10 Of The Most Mind-Bending Television Shows

Why do we rush home and turn our cell phones off when our favorite show is on the air? What is it about these actors and storylines that completely capture our attention and influence our emotions? That’s the magic of television, and this articles showcases 10 of the most creative, brilliant, thoughtful and impactful TV shows that have ever graced our television screens.


10 Resurrection

Resurrection is one of the newest shows on this list, and it’s also one of the most mind-bending. What would you do if deceased loved ones from the past started returning decades after they’d been buried and cremated? Is it a supernatural occurrence, a huge hoax or is something even more sinister and demonic at play? Well that’s the premise of the hot new show Resurrection currently airing on ABC. It’s only a few episodes in, and for the most part, America is already hooked up. The reason this show really hits home is that we’ve all had people in our lives that we lost: a cousin, brother, parent, auntie and we all remember how difficult it was to accept their death. Now imagine if this loved one randomly appeared at your door on your way to work one day as if nothing happened. It certainly stretches the mind and that’s why it’s such a huge hit.

9 The X-Files


The X-Files was a show on the FOX network and is definitely one of the most loved, cult hits in TV history. It had such a strong following that it stayed on television from 1993 to 2002. So why was this show such a hit? Well it had tons of intriguing subject matter that captivated the imagination; aliens, paranormal happenings, government conspiracies, serial killers and a revolving door of some of the weirdest TV characters you could ever imagine. Plus, there was also the ever-present sexual tension between Agent Dana Scully and Agent Fox Mulder that added a constant sizzle to the equation. There were actually two films made of the X-Files which were equally praised and panned by the show's followers. The visionary executive producer behind this show was Chris Carter, and you’ll notice him pop up on this list gain.

8 Lost

The best and most creative television shows are the ones that are able to meld elements of regular life with themes and storylines that completely bend the imagination. Lost was one such show. It ran from 2004 to 2010, and the main story line revolved around the plight of survivors of plane crash that was traveling between Los Angeles and Sydney. They surface on a mysterious island and that’s where the show unfolds. Nothing is as it seems; there is a “Smoke Monster,” an unfriendly group of island inhabitants called The Others (who aren’t too pleased with their sudden appearance); there are power struggles, love triangles – all interspersed with competing concepts of faith, superstition, religion, faith and science. The show won numerous awards and it’s worth noting that it was the brainchild of a talented group of producers including  J.J. Abrams (who is also the writer behind the highly anticipated Star Wars: Episode VII)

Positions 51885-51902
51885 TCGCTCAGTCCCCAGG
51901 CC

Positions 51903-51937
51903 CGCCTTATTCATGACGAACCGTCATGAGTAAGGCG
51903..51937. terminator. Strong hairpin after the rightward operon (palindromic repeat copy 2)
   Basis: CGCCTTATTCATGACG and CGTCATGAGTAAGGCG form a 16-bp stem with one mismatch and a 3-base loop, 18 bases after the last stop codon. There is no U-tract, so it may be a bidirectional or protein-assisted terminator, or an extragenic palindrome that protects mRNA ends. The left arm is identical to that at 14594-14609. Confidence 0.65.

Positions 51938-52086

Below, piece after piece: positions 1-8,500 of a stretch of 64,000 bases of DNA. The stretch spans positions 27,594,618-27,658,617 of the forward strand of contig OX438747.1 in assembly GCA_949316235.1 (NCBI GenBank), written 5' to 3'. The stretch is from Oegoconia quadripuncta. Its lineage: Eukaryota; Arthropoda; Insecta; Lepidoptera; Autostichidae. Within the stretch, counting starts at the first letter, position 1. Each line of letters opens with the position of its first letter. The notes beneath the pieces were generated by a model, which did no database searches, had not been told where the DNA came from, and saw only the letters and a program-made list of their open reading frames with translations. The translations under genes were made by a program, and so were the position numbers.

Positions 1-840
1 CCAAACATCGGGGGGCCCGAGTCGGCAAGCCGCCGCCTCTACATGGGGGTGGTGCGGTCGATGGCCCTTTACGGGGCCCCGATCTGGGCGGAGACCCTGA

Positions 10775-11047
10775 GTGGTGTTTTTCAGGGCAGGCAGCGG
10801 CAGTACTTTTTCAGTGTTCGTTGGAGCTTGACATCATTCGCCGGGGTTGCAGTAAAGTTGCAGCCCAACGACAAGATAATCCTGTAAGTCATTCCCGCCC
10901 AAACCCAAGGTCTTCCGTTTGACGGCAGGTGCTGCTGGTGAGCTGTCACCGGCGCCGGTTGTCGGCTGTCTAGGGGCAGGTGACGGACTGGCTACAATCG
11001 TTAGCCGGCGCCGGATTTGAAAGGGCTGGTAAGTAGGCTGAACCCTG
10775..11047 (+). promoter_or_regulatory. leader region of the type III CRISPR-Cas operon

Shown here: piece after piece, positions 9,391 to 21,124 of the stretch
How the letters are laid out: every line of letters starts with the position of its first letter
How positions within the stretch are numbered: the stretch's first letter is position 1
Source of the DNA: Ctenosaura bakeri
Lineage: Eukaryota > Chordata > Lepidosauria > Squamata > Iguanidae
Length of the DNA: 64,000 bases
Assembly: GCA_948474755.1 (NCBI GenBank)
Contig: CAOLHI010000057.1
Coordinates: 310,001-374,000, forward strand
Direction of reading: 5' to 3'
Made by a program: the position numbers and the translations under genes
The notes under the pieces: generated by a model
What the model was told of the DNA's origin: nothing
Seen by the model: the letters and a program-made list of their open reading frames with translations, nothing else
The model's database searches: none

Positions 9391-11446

7 Millenium


With the huge success of the X-Files in the nineties, the big wigs at FOX network approached Chris Carter, the executive producer to create another show for them. Carter was already thinking about creating an episodic series that was inspired by the Y2K phenomenon that was on the collective conscience of pretty much everyone. The show he ended up creating was called Millenium and it revolved around a stony-faced, ex-FBI agent with the ability to see gruesome crimes through the eyes of the criminals and serial killers. He becomes a consultant for a clandestine organization called The Millenium Group. Throughout the course of the series, it’s never clear whether the group’s intentions are good or evil. The show was particularly adept at mixing apocalyptic, demonic and supernatural themes into a suspenseful, highly-stylized affair. The show was on the air from 1996-1999.

6 Twilight Zone

The brainchild of Rod Serling, Twilight Zone was probably the prototype science fiction show on television. The show had its strongest run between 1959 and 1964, but it generated several spin-offs including a feature film, television show, radio series, comic books. Because of the time when the show came to prominence, the talented writers of the show (including the  creator Serling) wove social stories of that era into episodes that centered around supernatural/science fiction themes. For example, one of their most heralded episodes The Monsters Are Due on Maple Street uses the storyline of a mysterious shadow creating bizarre experiences on a picturesque, small town street to outline the dangers of prejudice and unfounded suspicions in society. The Twilight Zone continues to be a cult classic till this day.